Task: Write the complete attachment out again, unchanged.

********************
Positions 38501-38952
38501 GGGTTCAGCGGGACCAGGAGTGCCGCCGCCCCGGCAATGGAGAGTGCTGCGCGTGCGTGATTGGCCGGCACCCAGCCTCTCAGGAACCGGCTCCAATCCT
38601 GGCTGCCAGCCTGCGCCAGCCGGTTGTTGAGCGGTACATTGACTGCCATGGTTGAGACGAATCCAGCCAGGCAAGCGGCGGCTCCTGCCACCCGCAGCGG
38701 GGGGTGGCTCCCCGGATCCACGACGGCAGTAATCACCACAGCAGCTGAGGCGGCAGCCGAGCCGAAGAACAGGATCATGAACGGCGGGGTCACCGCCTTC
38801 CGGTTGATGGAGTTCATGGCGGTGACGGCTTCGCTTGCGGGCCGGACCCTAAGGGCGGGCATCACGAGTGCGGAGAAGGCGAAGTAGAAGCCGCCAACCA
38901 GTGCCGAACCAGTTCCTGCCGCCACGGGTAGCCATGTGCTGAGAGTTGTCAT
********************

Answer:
Positions 38501-38952
38501 GGGTTCAGCGGGACCAGGAGTGCCGCCGCCCCGGCAATGGAGAGTGCTGCGCGTGCGTGATTGGCCGGCACCCAGCCTCTCAGGAACCGGCTCCAATCCT
38601 GGCTGCCAGCCTGCGCCAGCCGGTTGTTGAGCGGTACATTGACTGCCATGGTTGAGACGAATCCAGCCAGGCAAGCGGCGGCTCCTGCCACCCGCAGCGG
38701 GGGGTGGCTCCCCGGATCCACGACGGCAGTAATCACCACAGCAGCTGAGGCGGCAGCCGAGCCGAAGAACAGGATCATGAACGGCGGGGTCACCGCCTTC
38801 CGGTTGATGGAGTTCATGGCGGTGACGGCTTCGCTTGCGGGCCGGACCCTAAGGGCGGGCATCACGAGTGCGGAGAAGGCGAAGTAGAAGCCGCCAACCA
38901 GTGCCGAACCAGTTCCTGCCGCCACGGGTAGCCATGTGCTGAGAGTTGTCAT